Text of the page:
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http://dx.doi.org/10.1037/pspp0000221DOI Listing
October 2018
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Does the future look bright? Processing style determines the impact of valence weighting biases and self-beliefs on expectations.

J Pers Soc Psychol 2019 Feb 25;116(2):193-214. Epub 2018 Oct 25.

Department of Psychology, Indiana University-Purdue University Indianapolis.

People regularly form expectations about their future, and whether those expectations are positive or negative can have important consequences. So, what determines the valence of people's expectations? Research seeking to answer this question by using an individual-differences approach has established that trait biases in optimistic/pessimistic self-beliefs and, more recently, trait biases in behavioral tendencies to weight one's past positive versus negative experiences more heavily each predict the valence of people's typical expectations. However, these two biases do not correlate, suggesting limits on a purely individual-differences approach to predicting people's expectations. Read More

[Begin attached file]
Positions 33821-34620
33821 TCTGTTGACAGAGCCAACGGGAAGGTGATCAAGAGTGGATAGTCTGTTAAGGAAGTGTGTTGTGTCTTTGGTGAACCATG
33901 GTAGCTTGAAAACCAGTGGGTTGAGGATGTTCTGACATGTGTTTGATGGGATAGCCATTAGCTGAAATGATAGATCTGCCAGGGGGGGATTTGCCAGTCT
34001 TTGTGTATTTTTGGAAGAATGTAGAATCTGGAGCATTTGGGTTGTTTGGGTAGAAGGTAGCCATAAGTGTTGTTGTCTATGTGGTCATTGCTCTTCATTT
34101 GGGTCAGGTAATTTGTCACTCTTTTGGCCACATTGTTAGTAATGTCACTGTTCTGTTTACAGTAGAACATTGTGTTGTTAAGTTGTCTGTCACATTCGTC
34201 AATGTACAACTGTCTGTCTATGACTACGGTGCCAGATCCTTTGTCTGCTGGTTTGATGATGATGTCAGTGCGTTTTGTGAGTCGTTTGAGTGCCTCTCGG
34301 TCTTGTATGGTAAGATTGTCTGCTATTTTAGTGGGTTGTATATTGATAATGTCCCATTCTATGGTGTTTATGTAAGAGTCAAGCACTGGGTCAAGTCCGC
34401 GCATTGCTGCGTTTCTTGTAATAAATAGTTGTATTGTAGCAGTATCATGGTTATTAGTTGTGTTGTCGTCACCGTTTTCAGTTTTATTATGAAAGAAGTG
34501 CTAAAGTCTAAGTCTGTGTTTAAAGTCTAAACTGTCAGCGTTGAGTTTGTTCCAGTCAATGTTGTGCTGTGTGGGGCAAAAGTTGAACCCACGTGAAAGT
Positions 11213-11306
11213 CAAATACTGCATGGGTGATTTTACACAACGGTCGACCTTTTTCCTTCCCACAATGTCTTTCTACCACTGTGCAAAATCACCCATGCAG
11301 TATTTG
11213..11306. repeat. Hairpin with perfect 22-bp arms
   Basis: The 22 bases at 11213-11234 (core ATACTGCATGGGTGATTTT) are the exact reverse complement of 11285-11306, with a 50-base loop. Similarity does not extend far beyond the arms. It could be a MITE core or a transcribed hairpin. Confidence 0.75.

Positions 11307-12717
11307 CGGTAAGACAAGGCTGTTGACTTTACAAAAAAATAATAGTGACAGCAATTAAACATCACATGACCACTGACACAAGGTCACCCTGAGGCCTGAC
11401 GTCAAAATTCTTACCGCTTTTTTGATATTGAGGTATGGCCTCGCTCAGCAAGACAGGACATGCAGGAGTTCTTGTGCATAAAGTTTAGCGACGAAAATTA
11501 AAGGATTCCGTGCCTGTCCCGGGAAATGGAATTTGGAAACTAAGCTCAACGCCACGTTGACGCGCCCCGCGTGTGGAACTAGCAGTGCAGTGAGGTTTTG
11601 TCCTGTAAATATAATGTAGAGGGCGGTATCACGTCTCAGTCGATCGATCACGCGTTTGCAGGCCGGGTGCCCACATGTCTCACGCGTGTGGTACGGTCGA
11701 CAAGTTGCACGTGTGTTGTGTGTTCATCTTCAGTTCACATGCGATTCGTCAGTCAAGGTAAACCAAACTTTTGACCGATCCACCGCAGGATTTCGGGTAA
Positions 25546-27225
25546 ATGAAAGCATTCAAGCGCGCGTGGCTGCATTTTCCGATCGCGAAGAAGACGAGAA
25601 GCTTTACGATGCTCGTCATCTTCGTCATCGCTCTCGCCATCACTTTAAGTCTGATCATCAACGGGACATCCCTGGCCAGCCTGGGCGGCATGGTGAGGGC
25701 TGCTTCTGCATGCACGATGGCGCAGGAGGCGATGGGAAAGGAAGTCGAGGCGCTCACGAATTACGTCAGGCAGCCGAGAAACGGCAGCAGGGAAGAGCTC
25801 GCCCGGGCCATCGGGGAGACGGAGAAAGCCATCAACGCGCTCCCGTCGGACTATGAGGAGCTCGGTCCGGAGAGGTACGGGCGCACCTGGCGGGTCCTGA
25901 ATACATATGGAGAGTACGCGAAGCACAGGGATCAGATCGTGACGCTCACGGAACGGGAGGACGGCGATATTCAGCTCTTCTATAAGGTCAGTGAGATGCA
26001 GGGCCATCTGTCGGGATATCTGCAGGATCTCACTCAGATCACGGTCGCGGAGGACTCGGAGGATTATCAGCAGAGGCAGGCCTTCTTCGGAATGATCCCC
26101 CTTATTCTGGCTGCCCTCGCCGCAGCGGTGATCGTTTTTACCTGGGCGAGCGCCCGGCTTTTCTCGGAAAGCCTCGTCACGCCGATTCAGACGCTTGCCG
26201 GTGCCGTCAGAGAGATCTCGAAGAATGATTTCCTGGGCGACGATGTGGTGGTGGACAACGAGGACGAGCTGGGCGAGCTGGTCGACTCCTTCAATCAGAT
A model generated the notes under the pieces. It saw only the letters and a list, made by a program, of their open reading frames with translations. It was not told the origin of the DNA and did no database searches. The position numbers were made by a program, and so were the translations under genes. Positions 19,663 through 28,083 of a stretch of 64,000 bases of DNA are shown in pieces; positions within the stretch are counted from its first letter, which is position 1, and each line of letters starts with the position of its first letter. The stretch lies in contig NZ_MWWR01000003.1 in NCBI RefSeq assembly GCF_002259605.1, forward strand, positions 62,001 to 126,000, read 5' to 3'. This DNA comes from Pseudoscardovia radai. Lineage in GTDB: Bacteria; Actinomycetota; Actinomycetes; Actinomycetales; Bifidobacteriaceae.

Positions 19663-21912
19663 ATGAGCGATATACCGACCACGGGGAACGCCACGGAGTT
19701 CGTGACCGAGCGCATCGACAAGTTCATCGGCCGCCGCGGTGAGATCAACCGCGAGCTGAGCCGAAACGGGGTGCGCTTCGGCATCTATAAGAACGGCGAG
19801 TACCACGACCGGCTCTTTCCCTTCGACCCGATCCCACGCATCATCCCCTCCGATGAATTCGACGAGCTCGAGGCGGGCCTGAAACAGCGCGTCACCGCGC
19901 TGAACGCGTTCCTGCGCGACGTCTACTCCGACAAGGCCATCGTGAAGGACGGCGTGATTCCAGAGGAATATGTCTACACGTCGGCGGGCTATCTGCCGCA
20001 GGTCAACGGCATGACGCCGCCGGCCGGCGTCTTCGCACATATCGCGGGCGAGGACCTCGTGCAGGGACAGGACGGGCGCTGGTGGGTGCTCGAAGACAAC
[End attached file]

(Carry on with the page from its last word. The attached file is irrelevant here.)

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http://dx.doi.org/10.1037/pspa0000136DOI Listing
February 2019
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The meaning of guilt: Reconciling the past to inform the future.

J Pers Soc Psychol 2018 Oct 25. Epub 2018 Oct 25.

Department of Psychology, Northeastern University.

Despite decades of empirical research, a deceptively simple question remains unanswered: Is guilt good? Whereas some researchers assert that routine experiences of guilt (i.e., "trait guilt") are maladaptive and indicative of poor psychological adjustment, others assert trait guilt to be adaptive and indicative of a prosocial disposition. Read More

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http://doi.apa.org/getdoi.cfm?doi=10.1037/pspp0000216
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http://dx.doi.org/10.1037/pspp0000216DOI Listing
October 2018
3 Reads